Two hunters in Oregon are under investigation after finding a couple bear cubs in the wild and taking them home.
Oregon State Police spokesman Sgt. Bill Sugat said it didn't appear the hunters acted maliciously, but it's still unclear what happened to the cubs' mother. Because it happened over the weekend, he said the hunters had the cubs "for a day or two" before they connected with the Oregon Department of Fish and Wildlife. OSP is still investigating if any crime was committed.
ODFW did eventually recover the bear cubs, transporting them to the PAWS Wildlife Center in Lynnwood for rehabilitation. That started with a quick exam, making sure the cubs don't have any signs of disease or infection. The sibling cubs - one male and one female - weigh around 5 pounds each and were probably born in December or January in their mother's winter den.
"Her patience is getting a little short," PAWS Wildlife Veterinarian Dr. John Huckabee said while quickly looking at the female cub's eyes and ears. He checked her lymph nodes, paws, and looked at her tonsils.
There are no issues and the exam is done in less than four minutes. Then it's time for her brother to get the same treatment.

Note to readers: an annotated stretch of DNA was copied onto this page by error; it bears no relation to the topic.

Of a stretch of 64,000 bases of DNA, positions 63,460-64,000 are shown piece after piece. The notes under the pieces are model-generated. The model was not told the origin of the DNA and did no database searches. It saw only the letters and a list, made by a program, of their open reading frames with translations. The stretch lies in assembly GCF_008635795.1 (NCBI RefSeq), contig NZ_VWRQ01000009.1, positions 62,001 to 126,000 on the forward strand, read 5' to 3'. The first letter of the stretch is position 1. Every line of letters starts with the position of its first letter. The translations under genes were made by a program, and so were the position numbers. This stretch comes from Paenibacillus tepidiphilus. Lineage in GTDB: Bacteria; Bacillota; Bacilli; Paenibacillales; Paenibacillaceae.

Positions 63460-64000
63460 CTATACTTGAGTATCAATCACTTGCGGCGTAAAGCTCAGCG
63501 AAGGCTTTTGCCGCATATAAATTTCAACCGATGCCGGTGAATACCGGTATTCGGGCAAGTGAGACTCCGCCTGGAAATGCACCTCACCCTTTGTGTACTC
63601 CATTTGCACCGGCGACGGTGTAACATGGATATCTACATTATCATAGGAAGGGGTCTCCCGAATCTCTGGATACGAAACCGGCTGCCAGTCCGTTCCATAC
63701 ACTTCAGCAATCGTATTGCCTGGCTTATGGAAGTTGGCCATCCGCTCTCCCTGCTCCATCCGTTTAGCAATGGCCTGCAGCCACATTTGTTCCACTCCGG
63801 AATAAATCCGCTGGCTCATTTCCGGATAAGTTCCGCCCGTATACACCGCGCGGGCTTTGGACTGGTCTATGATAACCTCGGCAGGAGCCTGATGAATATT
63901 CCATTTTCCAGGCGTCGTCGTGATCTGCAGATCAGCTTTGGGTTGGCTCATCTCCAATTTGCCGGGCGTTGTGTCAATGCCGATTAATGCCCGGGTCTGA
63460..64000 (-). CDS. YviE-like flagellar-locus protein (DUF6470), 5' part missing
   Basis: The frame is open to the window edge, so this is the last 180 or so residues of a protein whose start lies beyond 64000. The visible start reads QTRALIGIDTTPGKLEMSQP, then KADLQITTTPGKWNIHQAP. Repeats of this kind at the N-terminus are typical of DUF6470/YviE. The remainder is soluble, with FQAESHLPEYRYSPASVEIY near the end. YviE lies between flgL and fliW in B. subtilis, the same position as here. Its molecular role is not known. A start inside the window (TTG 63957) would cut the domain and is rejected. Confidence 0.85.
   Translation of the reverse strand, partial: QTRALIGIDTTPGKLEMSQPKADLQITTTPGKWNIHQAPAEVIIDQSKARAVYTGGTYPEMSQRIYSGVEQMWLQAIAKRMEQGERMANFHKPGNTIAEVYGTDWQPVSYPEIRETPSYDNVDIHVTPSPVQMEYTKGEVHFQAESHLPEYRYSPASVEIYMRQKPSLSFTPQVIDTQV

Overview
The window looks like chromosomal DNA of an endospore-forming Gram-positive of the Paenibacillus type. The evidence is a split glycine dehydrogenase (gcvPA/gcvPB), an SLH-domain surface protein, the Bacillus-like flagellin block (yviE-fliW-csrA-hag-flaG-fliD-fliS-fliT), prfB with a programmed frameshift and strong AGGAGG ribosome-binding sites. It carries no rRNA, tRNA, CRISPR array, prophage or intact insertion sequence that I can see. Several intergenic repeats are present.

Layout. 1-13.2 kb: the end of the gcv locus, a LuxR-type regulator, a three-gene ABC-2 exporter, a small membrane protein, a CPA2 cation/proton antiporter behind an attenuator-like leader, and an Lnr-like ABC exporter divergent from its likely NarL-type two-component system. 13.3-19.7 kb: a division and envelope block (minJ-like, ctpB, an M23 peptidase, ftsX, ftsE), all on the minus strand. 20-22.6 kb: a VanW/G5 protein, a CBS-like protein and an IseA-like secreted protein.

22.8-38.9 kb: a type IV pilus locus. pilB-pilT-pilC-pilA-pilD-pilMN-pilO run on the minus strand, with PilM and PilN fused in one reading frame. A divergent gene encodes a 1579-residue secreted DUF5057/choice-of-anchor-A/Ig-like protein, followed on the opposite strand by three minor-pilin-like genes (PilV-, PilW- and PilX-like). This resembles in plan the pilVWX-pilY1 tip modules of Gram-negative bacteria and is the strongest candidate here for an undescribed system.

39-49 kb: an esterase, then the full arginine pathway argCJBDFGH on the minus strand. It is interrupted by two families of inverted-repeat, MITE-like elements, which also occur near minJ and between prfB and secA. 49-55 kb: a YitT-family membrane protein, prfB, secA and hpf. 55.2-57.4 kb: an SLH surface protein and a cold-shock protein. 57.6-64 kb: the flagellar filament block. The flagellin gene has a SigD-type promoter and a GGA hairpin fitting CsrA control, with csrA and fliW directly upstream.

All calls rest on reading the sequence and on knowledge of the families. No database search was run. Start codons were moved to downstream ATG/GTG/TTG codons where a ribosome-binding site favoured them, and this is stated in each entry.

"They are thin, but that's pretty normal for a baby," Huckabee said. "I didn't find any evidence of congenital problems, no evidence of infection. Overall they look like the're in really good shape."
If all goes well, the bears will only have one more exam a year from now, when they're ready to be released back into the wild. In the meantime, they'll grow with very little human interaction.
"It's very important that they associate humans with bad things as opposed to being a source of food or a source of social interaction," Huckabee said. "They need to be fully independent and not cause a problem for people once they're released back into the wild."
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